Hungary president signs new constitution into law amid rights concerns

[JURIST] Hungarian President Pal Schmitt signed into law [press release] a controversial new constitution [text, PDF, in Hungarian] on Monday, amid concern from civil society leaders and opposition politicians that the document contravenes European human rights principles. According to a statement [text] released by Human Rights Watch (HRW) [advocacy website], the new constitution "enshrines discrimination," and jeopardizes the rights of people with disabilities, women and LGBT people. The Council of Europe's Venice Commission [official website] also released an opinion [text, PDF] criticizing the manner in which Hungary went about getting the constitution approved. Although the commission was asked to comment on the constitution prior to its approval, it was unable to do so because it did not get the document in time. The constitution introduces several changes, including a debt ceiling where the country's debt cannot exceed 50 percent of the country's gross domestic product (GDP); a reform of the Fiscal Council, giving the group the right to veto the budget and dissolve parliament for failure to pass an annual budget by the end of March; a definition of marriage as a union between man and woman; and a statement that the life of a fetus begins at and should be protected from conception. The constitution also includes a new preamble [text, in Hungarian], that condemns the communist and socialist climate in Hungary that existed from 1944 to 1990 and solidifies democratization that began 20 years ago.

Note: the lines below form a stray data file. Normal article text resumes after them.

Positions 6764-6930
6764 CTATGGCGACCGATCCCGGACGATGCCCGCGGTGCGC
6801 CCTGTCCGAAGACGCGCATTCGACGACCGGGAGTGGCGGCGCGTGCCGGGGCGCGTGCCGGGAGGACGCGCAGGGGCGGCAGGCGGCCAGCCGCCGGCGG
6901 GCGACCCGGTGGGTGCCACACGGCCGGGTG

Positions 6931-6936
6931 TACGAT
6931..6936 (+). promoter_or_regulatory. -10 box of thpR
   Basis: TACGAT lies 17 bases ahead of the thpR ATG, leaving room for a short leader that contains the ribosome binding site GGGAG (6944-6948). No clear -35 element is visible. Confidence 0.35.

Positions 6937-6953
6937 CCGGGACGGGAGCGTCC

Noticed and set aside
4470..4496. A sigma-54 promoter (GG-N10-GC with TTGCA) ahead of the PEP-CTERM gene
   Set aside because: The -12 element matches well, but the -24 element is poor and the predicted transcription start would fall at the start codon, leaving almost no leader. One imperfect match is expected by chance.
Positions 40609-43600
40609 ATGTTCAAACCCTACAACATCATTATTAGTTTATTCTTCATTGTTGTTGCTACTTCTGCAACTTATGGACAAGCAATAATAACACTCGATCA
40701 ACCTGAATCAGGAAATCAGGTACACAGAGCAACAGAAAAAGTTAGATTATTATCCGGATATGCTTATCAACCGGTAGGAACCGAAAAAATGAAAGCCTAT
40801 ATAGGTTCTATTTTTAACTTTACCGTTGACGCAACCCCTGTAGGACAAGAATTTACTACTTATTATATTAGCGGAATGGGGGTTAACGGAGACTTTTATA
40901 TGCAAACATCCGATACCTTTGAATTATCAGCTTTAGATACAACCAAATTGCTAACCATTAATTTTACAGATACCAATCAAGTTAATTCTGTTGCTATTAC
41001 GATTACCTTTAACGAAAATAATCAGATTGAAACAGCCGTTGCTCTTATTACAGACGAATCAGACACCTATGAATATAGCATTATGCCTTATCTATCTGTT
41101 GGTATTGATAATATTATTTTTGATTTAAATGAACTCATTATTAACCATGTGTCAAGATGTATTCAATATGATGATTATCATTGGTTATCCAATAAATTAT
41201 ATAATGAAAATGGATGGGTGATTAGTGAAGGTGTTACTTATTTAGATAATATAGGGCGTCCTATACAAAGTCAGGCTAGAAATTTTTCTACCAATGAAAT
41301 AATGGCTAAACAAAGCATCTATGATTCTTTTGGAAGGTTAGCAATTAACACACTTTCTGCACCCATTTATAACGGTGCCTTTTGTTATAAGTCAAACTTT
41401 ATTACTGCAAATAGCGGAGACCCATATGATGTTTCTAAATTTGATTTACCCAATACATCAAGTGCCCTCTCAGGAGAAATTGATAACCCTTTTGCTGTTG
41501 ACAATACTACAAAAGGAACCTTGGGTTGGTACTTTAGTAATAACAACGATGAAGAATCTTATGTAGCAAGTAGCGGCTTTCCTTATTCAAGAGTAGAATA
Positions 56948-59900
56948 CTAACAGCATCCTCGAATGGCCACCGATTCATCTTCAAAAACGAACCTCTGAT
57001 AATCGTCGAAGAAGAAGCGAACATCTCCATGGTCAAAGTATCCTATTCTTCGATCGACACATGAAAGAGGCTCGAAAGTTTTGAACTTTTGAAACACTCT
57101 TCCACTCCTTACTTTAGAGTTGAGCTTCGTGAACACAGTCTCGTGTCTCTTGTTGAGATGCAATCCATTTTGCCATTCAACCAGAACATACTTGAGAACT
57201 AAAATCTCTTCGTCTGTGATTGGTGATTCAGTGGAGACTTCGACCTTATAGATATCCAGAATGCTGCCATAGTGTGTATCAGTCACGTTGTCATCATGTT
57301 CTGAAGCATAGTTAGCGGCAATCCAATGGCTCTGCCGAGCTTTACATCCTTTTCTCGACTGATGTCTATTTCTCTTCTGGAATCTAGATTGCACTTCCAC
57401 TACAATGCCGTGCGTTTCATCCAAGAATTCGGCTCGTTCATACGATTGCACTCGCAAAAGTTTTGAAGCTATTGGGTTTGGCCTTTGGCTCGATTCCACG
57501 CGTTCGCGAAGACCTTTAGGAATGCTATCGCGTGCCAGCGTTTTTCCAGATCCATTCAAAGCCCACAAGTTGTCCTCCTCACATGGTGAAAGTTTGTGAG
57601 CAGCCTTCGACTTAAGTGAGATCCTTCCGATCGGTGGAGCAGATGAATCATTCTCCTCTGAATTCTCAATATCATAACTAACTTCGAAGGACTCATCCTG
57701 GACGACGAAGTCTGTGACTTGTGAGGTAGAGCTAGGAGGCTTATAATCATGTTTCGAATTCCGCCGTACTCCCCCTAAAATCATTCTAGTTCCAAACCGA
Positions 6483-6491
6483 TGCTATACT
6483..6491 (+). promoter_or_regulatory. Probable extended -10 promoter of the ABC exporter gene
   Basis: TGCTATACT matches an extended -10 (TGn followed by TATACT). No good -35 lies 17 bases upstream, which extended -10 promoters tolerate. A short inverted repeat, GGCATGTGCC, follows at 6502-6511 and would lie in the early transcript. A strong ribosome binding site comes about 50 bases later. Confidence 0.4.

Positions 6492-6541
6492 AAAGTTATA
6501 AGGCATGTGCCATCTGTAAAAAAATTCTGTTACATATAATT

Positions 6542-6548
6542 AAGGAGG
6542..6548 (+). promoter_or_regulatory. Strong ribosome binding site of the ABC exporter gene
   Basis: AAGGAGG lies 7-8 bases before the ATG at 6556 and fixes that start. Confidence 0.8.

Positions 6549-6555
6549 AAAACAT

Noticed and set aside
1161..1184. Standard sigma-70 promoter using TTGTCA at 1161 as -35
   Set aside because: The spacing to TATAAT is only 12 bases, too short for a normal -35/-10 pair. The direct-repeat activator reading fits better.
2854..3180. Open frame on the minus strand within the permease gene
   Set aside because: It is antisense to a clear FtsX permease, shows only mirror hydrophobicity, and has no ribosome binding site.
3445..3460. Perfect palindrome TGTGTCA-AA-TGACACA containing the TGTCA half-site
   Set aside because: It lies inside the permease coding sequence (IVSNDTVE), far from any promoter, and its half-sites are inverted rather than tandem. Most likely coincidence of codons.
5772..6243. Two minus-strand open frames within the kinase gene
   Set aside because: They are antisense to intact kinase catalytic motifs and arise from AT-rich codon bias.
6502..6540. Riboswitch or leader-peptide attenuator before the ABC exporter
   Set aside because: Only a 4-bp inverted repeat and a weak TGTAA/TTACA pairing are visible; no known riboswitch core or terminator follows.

The National Assembly of Hungary [official website, in Hungarian] approved [statement, in Hungarian] the new constitution last week by a margin of 262-44 and one abstention, and European lawmakers have already sought EU review [JURIST reports] of the document. Members of the country's socialist party (MSZP) [official website, in Hungarian] and green liberal political party (LMP) boycotted the vote [Reuters report]. The measure was supported by and passed as a result of the ruling Hungarian Civic Party (FIDESZ) [official website, in Hungarian], which has controlled a two-thirds majority of the National Assembly since 2010. Other laws passed by the FIDESZ-led parliament have garnered controversy as well. In February, the government agreed to change its controversial media law following negotiations between Hungarian and EU representatives [JURIST reports]. The law created the National Media Communications Authority (NMHH) [official website, in Hungarian], which controls private television and radio broadcasters, newspapers and online news sites. Under the law, the government could fine broadcasters more than 700,000 euros and newspapers and news websites roughly 90,000 euros if their coverage is deemed unbalanced or immoral by the NMHH, made up of members loyal to FIDESZ. The law was approved in December 2010 and went into effect in January amid protests from members of the media, other European governments as well as Amnesty International [advocacy website], which urged Hungary to amend the law [JURIST report] because it curtails freedom of expression.

 

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